Prime Minister Yoshihide Suga declared a state of emergency last week for Tokyo and surrounding areas. Amid the surging virus, he again promised the postponed Tokyo Olympics would be “safe and secure” and tried to disconnect the state of emergency from the fate of the Games. (More Sports News)
But opposition to the Olympics is growing with calls mounting for a cancellation.
The International Olympic Committee and local organizers have already said another postponement is impossible, leaving cancellation — or opening on July 23 — as the only options.
Two polls published in the last few days by the Japanese news agency Kyodo, and Japanese broadcaster TBS, show that just over 80% want the Olympics canceled or postponed, or believe they will not take place. The negative responses are up 15 to 20 percentage points from polls published just last month.
“The Japanese public are already more and more inclined to oppose the hosting of the Olympics this summer, and the state of emergency reinforces the perception that it is a lost cause,” Koichi Nakano, who teaches politics at Tokyo's Sophia University, said in an email to the Associated Press.
As a fearful public asks to call off the Olympics, it faces the reality of Olympic finances, geopolitics, and face-saving.
Japanese taxpayers have sunk billions into the Olympics, the IOC lives off the television money and has seen its income stalled by the postponement, and China is waiting in the wings to hold the Beijing Winter Olympics in 13 months if Japan stumbles.
“Japan's standing in Asia and in the world matters a great deal, particularly in view of its rivalry with China,“ Nakano said.
“It would be a nightmare for them (Japan's political leadership) if Japan fails to be the host of the first 'post-COVID' Olympics and the title goes to China.” Nakano said the government wanted to avoid the emergency order, which could be extended beyond Feb. 7 and to other parts of the country. This could further embolden skeptics and imperil the Games.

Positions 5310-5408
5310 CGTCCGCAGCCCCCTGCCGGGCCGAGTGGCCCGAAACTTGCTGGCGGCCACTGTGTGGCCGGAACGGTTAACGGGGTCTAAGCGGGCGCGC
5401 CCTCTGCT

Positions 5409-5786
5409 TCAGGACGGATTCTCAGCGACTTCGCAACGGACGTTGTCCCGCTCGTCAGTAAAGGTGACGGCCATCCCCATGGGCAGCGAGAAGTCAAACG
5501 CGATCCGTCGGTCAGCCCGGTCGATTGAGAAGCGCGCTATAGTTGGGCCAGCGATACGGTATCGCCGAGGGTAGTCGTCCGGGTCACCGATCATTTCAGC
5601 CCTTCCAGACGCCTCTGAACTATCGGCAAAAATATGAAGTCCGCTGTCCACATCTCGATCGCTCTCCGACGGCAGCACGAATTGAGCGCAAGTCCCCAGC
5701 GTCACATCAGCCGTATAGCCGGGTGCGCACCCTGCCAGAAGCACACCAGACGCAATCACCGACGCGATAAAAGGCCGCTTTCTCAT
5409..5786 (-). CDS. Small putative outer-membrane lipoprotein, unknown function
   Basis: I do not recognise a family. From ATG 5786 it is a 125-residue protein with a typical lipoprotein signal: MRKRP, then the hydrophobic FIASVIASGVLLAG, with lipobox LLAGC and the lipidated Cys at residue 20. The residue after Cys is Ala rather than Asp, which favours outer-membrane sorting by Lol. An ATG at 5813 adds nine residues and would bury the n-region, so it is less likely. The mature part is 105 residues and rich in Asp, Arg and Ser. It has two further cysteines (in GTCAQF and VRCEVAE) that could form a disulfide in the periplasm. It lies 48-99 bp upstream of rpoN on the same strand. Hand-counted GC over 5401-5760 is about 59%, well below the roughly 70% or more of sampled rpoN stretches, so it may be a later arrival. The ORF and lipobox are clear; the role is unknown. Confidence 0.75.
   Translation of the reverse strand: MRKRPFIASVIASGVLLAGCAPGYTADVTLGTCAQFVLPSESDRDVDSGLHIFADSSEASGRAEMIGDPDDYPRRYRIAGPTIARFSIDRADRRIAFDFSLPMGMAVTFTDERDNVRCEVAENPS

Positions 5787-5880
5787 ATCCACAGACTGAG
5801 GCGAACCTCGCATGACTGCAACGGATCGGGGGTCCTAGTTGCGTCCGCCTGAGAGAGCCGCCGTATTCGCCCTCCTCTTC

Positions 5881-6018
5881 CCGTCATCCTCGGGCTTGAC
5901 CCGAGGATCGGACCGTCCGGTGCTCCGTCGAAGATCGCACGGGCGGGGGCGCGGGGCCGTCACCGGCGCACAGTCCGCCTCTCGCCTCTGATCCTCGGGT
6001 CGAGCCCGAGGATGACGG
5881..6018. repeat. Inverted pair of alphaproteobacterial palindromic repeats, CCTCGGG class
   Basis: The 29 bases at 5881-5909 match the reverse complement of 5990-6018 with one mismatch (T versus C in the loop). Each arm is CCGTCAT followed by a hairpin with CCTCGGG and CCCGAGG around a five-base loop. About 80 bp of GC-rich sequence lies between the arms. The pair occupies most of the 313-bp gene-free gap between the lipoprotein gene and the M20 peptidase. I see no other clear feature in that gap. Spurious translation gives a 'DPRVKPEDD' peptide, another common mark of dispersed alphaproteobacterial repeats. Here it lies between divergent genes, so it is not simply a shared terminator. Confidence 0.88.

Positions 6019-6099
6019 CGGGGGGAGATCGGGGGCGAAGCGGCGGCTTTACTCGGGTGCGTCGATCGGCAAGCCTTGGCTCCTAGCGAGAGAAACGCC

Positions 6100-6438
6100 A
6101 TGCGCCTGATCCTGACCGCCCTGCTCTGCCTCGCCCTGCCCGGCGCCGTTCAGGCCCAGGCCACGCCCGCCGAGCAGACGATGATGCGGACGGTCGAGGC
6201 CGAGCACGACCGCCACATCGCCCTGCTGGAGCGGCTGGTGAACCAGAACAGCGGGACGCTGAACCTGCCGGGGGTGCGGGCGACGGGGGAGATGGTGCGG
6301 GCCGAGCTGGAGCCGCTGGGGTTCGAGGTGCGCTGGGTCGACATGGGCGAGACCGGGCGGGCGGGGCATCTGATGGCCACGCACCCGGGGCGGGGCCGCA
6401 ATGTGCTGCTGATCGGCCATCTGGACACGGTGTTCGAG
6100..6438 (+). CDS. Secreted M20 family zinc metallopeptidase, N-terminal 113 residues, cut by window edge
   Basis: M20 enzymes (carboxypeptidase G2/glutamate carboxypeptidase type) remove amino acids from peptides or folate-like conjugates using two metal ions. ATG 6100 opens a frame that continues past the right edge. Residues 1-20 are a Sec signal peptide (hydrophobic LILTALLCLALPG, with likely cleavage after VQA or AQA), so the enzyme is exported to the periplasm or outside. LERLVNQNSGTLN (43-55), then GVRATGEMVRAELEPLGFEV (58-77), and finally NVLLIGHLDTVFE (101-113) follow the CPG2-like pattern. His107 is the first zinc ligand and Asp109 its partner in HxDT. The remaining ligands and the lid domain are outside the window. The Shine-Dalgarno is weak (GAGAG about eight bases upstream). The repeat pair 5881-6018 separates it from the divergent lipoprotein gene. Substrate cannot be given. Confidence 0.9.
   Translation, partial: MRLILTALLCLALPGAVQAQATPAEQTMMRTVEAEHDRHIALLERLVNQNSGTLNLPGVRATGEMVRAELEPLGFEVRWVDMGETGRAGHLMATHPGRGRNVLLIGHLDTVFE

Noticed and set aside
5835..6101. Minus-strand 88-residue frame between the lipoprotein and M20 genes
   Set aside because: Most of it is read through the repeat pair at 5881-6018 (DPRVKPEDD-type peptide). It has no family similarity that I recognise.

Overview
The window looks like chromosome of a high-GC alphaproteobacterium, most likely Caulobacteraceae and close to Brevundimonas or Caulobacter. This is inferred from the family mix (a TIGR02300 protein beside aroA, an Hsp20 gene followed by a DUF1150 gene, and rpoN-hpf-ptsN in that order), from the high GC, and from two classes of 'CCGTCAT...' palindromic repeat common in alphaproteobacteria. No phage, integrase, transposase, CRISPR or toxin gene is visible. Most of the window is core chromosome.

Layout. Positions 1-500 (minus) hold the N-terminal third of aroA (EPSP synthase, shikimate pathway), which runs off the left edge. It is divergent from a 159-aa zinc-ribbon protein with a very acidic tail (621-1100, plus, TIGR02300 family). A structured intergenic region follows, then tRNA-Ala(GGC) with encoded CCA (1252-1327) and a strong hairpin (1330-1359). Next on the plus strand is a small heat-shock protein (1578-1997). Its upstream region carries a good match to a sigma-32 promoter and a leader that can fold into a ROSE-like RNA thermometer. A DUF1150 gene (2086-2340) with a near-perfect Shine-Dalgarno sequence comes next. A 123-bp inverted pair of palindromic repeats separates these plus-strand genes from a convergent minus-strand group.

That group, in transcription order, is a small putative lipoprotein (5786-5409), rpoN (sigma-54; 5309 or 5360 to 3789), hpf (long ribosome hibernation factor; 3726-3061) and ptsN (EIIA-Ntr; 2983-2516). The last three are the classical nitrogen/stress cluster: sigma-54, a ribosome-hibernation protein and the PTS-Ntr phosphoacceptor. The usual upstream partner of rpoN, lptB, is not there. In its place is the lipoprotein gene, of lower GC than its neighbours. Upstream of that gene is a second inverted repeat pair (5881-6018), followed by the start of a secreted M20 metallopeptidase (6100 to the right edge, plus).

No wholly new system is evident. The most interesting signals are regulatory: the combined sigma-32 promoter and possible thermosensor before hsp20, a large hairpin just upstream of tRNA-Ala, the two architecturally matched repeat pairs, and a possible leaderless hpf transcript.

Organizers have promised strict “anti-virus” measures to pull off the Olympics. Here's what they face — vaccine or no vaccine.
They must bring 15,400 Olympic and Paralympic athletes, from more than 200 nations and territories, safely into Tokyo and still protect Japanese citizens. Add to this, tens of thousands of judges, coaches, officials, VIPs, sponsors, volunteers, media, and broadcasters. And hundreds of thousands of fans — perhaps some from abroad — if any are allowed to attend.
Organizers have speculated about myriad measures to counter the virus, but firm answers probably must come by March 25 when the torch relay with 10,000 runners begins crisscrossing Japan, headed to Tokyo and the opening ceremony.
It was also in late March last year when the Olympics were postponed after organizers insisted they would happen.
For Japan, hosting the Olympics has to do with justifying at least $25 billion in “sunk costs,“ satisfying domestic sponsors who have pumped a record of $3.5 billion into the Games driven by giant ad agency Dentsu, and gaining in the geopolitical contest with neighboring China For the Switzerland-based IOC, it's a question of stabilizing its shaky income, 73% of which comes from selling broadcast rights — getting the Olympics on television. Another 18% is from sponsorships.
American broadcaster NBC will pay more than $1 billion for the Tokyo rights, and its payments over a four-year Olympic cycle — including the Winter Games — account for about 40% of the total IOC's income.
Unlike the NBA, English soccer, or other sports businesses, the IOC has only two major events — the Summer and Winter Olympics. Dozens of international sports federations and many of the 200 national Olympic committees live off the IOC income.